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Some thoughts on women and Catholic history

One of the best-kept secrets in modern culture is the enormous role that women played in the formation and development of Christianity.

Since Eve was the mother of all living and Mary was the mother of the Living One, woman are indispensable to the Catholic faith. It’s simple:No woman,no life. In the fullness of time, God sent forth his Son born of a woman.

  • That woman, Mary of Nazareth, donated out of her own life substance, the body of the Savior, the Son of God.
  • Mary of Nazareth is depicted, especially in Luke’s gospel, as the ideal disciple, who hears the Word of God and keeps it in her heart.
  • Mary is the first human being to receive a glorified body in the Assumption.
  • Women provided vital financial resources for Jesus’ ministry.
  • Women gathered at the foot of Christ’s cross after the apostles (with the exception of John) fled.
  • Women were the first witnesses of the Resurrection.
  • Women were central to St. Paul’s network of building churches. In his letter to the Christians in Rome he sent personal greetings to 18 men and 15 women who were helpers within the Roman Congregation.
  • The high role of women in the church continued in the letters of Ignatius of Antioch, the Shepherd of Hermas and Clement of Rome.
  • Women (Philip’s four daughters) appear in Acts 21:9 as prophetesses. Ammia was a 1st century prophetess in Philadelphia and was received in reverence throughout Asia Minor.
  • Women are pivotal in Catholic history by forming religious orders, operating and staffing hospitals, orphanages, a variety of social service agencies and schools, colleges and universities.

Church historian Henry Chadwick observed that “Christianity seems to have been especially successful among women. It was often through the wives that it penetrated the upper classes of society in the first instance.”

Women were so influential in the early Church that her critics used their predominance as an argument against the gospel. Celsus, a 2nd century detractor of the faith, once taunted that the church attracted only “the silly and the mean and the stupid, with women and children.” Bishop Cyprian of Carthage, acknowledged in his Testimonia that “Christian maidens were very numerous” and that it was difficult to find Christian husbands for all of them. The early Church seems to have been disproportionately populated by women.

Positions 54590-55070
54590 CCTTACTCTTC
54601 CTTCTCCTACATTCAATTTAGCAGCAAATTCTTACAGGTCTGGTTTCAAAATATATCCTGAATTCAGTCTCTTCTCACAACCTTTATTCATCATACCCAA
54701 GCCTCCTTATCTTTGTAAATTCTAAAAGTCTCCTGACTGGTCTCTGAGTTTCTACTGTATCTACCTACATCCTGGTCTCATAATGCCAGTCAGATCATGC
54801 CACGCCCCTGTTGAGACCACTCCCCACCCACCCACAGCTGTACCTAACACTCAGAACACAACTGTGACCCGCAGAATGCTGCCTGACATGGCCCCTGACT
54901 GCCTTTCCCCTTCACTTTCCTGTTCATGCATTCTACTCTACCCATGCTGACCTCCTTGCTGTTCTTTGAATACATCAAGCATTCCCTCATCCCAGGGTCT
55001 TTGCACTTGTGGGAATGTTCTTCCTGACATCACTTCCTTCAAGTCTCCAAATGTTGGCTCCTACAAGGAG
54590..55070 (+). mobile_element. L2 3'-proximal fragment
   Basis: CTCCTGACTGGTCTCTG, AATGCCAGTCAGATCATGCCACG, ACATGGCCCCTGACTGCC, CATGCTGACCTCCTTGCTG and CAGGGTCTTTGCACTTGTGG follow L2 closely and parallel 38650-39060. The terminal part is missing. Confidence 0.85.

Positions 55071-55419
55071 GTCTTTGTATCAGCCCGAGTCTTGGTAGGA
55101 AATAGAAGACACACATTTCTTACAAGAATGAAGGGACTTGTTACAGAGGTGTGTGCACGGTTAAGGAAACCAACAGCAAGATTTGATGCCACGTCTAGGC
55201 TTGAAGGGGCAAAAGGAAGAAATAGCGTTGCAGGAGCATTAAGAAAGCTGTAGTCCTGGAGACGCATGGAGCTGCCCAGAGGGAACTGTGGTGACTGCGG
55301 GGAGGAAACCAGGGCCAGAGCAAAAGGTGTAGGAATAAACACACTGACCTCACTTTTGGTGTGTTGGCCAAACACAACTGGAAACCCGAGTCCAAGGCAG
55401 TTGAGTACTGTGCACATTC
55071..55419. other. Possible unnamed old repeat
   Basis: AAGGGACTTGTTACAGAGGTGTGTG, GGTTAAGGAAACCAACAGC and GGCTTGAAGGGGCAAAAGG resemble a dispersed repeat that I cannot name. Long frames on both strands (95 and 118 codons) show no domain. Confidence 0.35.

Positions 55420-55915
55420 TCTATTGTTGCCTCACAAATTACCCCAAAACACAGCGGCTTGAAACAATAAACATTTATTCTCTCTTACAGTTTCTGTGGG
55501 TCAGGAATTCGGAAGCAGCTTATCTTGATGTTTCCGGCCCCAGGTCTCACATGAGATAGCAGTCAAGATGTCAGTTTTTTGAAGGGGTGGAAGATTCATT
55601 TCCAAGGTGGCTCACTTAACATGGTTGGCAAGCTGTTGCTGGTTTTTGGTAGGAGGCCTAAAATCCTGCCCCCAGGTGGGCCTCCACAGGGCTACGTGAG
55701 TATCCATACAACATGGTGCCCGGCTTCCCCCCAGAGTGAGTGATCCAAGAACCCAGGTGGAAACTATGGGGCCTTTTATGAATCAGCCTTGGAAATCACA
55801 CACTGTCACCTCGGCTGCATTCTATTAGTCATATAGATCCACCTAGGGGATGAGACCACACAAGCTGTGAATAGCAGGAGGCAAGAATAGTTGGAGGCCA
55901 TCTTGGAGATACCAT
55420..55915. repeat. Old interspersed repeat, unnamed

Why? One reason might have been the practice of exposing unwanted female infants- abandoning them to certain death. Christians, of course, repudiated this practice, and thus had more living females.

Women were attracted to Christianity because Christian men were known for chastity compared to their pagan counterparts and ideally regarded female believers as “sisters in the Lord” not sexual objects. St. Paul taught that in marriage the husbands body was not his own but the wife’s and vice versa. That kind of reciprocity had been unheard of in pagan marriages. Chadwick points out that “Christians regarded unchastity in a husband as no less serious a breach of loyalty and trust than the unfaithfulness in a wife.”  Christian men were commanded to be monogamous and faithful in marriage. Pagan husbands forced their wives to have abortions. Christian men abhorred abortion.

In stark contrast to Roman Society, Christians in the Church regarded women on an equal basis with men. A study of Christian burials in the catacombs under Rome, looked at 3,733 cases, found that Christian women were nearly as likely as Christian men to be commemorated with lengthy inscriptions.

The Medieval period is often caricatured as a time of female oppression within the Church. Take a look below at this timeline of women in Medieval Christianity and note their significance during the era in which the Church has been accused of “not listening” to women’s concerns or giving women opportunity to express their spirituality.  The Medieval period was no “golden age.” But looking at the stature and number of these women should help correct the deliberate neglect of these women by secular feminist scholars.

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